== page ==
6 Fuller and Francke, Chapter 6; Vali Nasr, The Shia Revival; How Conflicts within Islam Will Shape the Future (Norton, 2007).

7 Nasr, Shia Revival, 235.

8 "Bahrain: Promising Human Rights Must Continue," Amnesty International, March 13, 2001, AI Index MDE 11/005/2001.

9 "Bahrain Profile," BBC News, April 20, 2013.

10 Ibid.

11 Ibid.

12 "Shia Group Holds Strong Position in Bahrain Elections," BBC News, October 24, 2010. 

13 See particularly Toby Matthiesen, Sectarian Gulf: Bahrain, Saudi Arabia and the Arab Spring That Wasn't (Stanford University Press, 2013); Jane Kinninmont, "Bahrain Beyond the Impasse," Chatham House (June 2012); and Kristin Smith Diwan, "Bahrain Shia Question: What the United States Gets Wrong about Sectarianism," Foreign Policy, March 2, 2011. The most detailed account is in Mahmoud Cherif Bassiouni et al., Report of the Bahraini Independent Commission of Inquiry (BICI), November 23, 2011.

14 Matthiesen, Sectarian Gulf, 13ff.

15 See Kinninmont, "Bahrain Beyond the Impasse," 3, and Bassiouni, BICI, 95, on the variety of views being expressed.

16 Matthiesen, Sectarian Gulf, 48.

17 Kinninmont, "Bahrain beyond the Impasse," 17.

18 Bassiouni, BICI, 96.

19 There are no census figures that distinguish sectarian affiliation. All claims, no matter how frequently bandied about in the press, need to be seen as guesses at best and partisan at worst. My only firm conclusion from my own time in Bahrain was that if all the claims of both communities were correct, the island had to have at least twice as many people in the population as anyone knew about.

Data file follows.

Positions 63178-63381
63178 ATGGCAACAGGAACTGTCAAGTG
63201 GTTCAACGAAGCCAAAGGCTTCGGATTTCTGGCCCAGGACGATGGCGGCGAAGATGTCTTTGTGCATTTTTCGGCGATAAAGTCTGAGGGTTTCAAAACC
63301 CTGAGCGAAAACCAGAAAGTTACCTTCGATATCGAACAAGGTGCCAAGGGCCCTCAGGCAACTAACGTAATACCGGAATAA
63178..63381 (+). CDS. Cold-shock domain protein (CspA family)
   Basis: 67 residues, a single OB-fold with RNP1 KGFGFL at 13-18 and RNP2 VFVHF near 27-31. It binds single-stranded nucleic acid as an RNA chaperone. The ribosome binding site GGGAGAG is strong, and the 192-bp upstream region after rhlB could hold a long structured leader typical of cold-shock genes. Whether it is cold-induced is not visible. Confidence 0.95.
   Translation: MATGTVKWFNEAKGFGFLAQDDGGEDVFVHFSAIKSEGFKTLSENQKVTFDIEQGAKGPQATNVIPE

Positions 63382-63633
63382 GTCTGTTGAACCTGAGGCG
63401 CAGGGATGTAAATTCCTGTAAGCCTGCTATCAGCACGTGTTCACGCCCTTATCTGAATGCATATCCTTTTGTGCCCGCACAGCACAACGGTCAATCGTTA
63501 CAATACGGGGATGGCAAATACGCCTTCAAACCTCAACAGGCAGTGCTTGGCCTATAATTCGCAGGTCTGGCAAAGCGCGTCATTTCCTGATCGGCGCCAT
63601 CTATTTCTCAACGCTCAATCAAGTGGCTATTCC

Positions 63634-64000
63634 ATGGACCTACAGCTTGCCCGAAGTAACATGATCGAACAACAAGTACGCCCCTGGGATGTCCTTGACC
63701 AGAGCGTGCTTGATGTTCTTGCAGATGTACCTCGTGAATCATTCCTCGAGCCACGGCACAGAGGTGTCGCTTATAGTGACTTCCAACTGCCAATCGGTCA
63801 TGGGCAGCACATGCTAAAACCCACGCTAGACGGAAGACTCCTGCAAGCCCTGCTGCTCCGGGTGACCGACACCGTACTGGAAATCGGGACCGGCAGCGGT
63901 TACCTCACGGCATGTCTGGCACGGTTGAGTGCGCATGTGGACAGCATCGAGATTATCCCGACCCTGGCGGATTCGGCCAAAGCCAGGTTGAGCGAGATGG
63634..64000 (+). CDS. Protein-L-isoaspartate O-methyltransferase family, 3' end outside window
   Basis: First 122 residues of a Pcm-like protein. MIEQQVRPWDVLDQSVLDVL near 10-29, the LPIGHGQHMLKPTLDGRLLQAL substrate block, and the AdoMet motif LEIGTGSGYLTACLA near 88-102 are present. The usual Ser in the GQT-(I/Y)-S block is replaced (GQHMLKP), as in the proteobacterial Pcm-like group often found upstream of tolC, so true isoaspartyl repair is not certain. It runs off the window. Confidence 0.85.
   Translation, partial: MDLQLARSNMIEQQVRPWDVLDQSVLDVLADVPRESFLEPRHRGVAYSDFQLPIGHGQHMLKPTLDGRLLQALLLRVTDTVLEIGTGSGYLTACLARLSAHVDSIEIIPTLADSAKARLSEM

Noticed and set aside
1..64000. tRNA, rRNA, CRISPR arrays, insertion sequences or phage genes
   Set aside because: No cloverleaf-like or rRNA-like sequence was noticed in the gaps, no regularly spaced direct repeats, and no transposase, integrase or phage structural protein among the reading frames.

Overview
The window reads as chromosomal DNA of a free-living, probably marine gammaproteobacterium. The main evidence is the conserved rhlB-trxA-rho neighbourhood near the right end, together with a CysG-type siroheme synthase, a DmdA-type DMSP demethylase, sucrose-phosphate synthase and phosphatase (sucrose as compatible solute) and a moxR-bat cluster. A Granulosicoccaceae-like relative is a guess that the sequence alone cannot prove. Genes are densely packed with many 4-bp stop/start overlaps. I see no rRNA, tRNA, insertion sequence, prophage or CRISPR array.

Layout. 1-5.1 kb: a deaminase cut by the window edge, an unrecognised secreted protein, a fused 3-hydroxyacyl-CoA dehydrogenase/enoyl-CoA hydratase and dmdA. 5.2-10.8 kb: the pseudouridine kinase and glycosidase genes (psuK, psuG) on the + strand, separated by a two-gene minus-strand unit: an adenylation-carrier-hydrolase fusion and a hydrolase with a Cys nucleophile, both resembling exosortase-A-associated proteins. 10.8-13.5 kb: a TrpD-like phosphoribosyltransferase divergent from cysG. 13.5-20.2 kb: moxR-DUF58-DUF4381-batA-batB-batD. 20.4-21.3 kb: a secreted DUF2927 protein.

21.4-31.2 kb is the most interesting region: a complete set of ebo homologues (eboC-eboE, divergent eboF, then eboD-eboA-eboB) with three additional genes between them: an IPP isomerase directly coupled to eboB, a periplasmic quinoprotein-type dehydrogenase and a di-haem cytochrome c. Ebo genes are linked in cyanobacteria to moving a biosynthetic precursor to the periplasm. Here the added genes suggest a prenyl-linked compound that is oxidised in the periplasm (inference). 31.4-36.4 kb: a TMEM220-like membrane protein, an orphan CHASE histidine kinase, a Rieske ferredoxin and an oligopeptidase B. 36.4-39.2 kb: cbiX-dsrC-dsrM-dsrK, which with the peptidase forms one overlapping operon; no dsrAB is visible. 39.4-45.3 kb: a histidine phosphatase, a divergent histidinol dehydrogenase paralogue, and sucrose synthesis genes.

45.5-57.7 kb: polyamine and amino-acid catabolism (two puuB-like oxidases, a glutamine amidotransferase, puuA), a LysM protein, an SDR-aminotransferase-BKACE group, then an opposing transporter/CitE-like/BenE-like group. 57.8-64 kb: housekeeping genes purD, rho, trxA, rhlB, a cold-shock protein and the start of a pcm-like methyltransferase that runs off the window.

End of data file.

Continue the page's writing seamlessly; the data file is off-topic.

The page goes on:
20 Kinninmont, "Bahrain Beyond the Impasse," 5; BICI, 134.

21 Bassiouni, BICI, 136.

22 Bassiouni, BICI, 123-149.

23 The two brothers are known as "khawalids" — they hail from a branch of the Al Khalifa family that is traced to an ancestor Khalid bin Ali Al Khalifa (Khawalid is the Arabic plural of Khalid). See Charles Levinson, "A Palace Rift in Persian Gulf Bedevils Key U.S. Navy Base." Wall Street Journal, February 20, 2013, and Kenneth Katzman, "Bahrain: Reform, Security, and U.S. Policy" (Congressional Research Service, July 16, 2013).

24 On March 7, 2011, Haq, Wafa'a, and the Free Bahraini Movement called for toppling the monarchy and establishing a republic: Bassiouni, BICI, 115.

25 New School for Social Research, Center for Public Scholarship, "Dr. ‘Abdul-Jalil Al-Singace," last modified December 17, 2012,

26 "Bahrain Profile," BBC, April 20, 2013; and Hasan Tariq Alhasan, "Role of Iran in the Failed Coup of 1981."

27 Bahrain Center for Human Rights, "Report: Amal, First Political Party in Bahrain and the Region under Kangaroo Military Trials," November 29, 2011; and Andrew Hammond, "Bahrain Closes Islamist Party, Cites ‘Violent' Cleric," Reuters, July 10, 2012.